rear and side walls of a size and configuration in its closed operative position to completely surround said tray and to rest on said base adjacent the peripheral edges thereof, a substantially horizontally disposed pan forming a partition Within said walls of said cage, means for adjustably securing said pan within said walls for varying the height of the pan in relation to the lower end termination of said walls, heating elements carried by said pan, means connecting said heating elements to a source of electrical current, means for facilitating the moving of said cage to its closed operative position over said tray and base and to its open inoperative position away from said tray and base including a pair of spaced vertically extending side rails carried by said base, a cross-beam connecting the upper end terminations of said side rails, a handle and cables secured to the upper surface of the pan, pulleys carried by said cross-beam and extending beyond the outer surface of the respective side rails, said cables being trained over said pulleys, counterweights on the end termination of each cable, the combined weight of the cage and pan being substantially the same as the combined weight of the counterweights, and said handle and cables being secured to said pan at the transverse center thereof but offset from the longitudinal center thereof.

2. A heat shrinking apparatus for shrinking materials about articles to be treated comprising, a substantially flat rectangularly shaped base having front, rear and side walls, a removable article holding tray of a size and configuration to fit on said base, means for guiding and setting the tray in proper position on said base, a pair of space-d vertically extending parallel side rails each secured at its lower end to a respective side of said base and having its upper end termination well above said base, a cage carried by the side rails for vertical sliding engagement therewith, said cage having vertically extending front, rear and side walls of a size and configuration to completely surround said tray and base and to rest on said base adjacent the peripheral edges thereof, a substantially horizontally disposed pan forming a partition within said cage walls, means for adjustably securing said pan within said walls for varying the vertical height of the pan in relation to the lower end terminations of said walls, heating elements carried by said pan adjacent the lower surface thereof, means connecting said heating elements to a source of electrical current, means secured to each cage side wall engaging a respective side rail, a cross-beam joining the upper end terminations of said side rails, means for facilitating the vertical sliding movement of said cage to its closed operative position over said tray and base and to a number of open inoperative positions above said tray and base, a handle and cables secured to the upper surface of the pan, pulleys carried by said cross-beam and extending beyond the outer surface of the respective side rails, said cables being trained over the pulleys, counterweights on the end terminations of said cables, the combined weight of the cage and pan being substantially the same as the combined weight of the counterweights, and said handle and cables being secured to said pan at the transverse center thereof but offset from the longitudinal center thereof.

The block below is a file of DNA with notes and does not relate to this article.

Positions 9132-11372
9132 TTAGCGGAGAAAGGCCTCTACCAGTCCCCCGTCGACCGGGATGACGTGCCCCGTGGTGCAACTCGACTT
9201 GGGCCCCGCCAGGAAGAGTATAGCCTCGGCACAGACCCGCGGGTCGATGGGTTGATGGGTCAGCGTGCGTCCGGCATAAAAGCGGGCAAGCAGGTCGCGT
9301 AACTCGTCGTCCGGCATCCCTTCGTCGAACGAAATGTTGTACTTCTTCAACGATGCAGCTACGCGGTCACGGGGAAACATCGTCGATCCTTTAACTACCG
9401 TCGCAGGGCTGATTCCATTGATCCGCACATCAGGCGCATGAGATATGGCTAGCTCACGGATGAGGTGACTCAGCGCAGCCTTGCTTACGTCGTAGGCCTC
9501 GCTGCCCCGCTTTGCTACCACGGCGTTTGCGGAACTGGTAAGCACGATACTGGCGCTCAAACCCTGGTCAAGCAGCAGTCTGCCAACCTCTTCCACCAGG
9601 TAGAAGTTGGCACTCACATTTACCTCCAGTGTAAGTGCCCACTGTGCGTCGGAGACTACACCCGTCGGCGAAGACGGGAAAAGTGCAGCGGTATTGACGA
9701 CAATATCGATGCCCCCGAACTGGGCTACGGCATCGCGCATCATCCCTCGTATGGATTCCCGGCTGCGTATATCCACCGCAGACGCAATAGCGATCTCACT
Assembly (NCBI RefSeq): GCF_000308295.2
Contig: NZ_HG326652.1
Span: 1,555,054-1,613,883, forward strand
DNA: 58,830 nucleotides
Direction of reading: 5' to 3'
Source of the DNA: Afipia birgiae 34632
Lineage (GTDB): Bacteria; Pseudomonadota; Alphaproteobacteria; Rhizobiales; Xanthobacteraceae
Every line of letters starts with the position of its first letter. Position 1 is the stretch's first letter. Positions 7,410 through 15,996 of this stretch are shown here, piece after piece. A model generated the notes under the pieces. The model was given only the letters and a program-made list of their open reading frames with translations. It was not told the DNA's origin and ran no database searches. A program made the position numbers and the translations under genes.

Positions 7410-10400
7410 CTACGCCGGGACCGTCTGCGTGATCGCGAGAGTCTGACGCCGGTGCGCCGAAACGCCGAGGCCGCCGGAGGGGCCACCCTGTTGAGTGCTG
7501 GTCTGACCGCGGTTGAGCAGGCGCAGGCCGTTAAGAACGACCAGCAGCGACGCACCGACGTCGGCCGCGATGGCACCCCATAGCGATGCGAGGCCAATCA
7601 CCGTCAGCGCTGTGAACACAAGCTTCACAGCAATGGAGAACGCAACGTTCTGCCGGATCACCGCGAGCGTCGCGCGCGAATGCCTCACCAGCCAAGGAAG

3. An appartus as set forth in claim 2 wherein said means secured to each cage side wall engaging a respective side rail includes a pair of spaced longitudinally extending straps arranged one above the other and each having an opening surrounding a respective side rail and each opening being of a greater longitudinal length than the longitudinal width of the respective side rail.

4. An apparatus as set forth in claim 1, wherein said means for adjustably securing said pan within said walls includes a pair of spaced vertically extending legs sccured to the upper surface of said pan adjacent a respective side wall of said cage, said leg having an elongated vertically extending slot formed therein, a threaded bolt secured to each cage side wall extending inwardly through a respective slot, and a wing nut for each bolt.

5, An apparatus as set forth in claim 2, wherein the means for guiding and seating the tray in proper position on said base includes a transversely extending front lip for said base, said lip depending downwardly at an angle, a handle secured to one side edge of said tray, and a series of depending spherical supporting legs on the bottom wall of said tray.

6. An apparatus as set forth in claim 4, wherein the vertically extending leg is provided with calibrations adapted to be aligned with the upper edge of said cage and to indicate the distance between the bottom of the basket and the heating elements.

References Cited by the Examiner ANTHONY BARTIS,

RICHARD M. WOOD, Examiner.

C. L. ALBRITTON, Assistant Examiner.

Acting Primary Examiner.

Patent Citations
Cited PatentFiling datePublication dateApplicantTitle
US2263866 *Mar 7, 1940Nov 25, 1941Fostoria Pressed Steel CorpRay treatment for surfaces
US2651702 *Dec 13, 1949Sep 8, 1953Mcbee CoBurning-in machine
Referenced by
Citing PatentFiling datePublication dateApplicantTitle
US3432639 *Oct 3, 1966Mar 11, 1969Xerox CorpFusing apparatus
US3896288 *Mar 26, 1973Jul 22, 1975Tulkoff Martin JMethod of heat-shrink wrapping goods
US4146777 *Jun 6, 1977Mar 27, 1979Black Body CorporationHeat conserver for bell-type ovens
US4470369 *Jul 12, 1982Sep 11, 1984Energy Conversion Devices, Inc.Apparatus for uniformly heating a substrate
US4501072 *Jul 11, 1983Feb 26, 1985Amjo, Inc.Dryer and printed material and the like
US5550356 *Jun 20, 1994Aug 27, 1996Tripp; Gregory A.Food covering device for use with a microwave oven
US5660755 *Feb 12, 1996Aug 26, 1997Michaluk, Iii; MitchellMicrowave oven with built-in food covering mechanism
WO1995035644A1 *Jun 19, 1995Dec 28, 1995Mitchell W Michaluk IiiA food covering device for use with a microwave oven
Classifications
U.S. Classification392/418, 392/433, 219/404
International ClassificationH05B3/00
Cooperative ClassificationH05B3/00
European ClassificationH05B3/00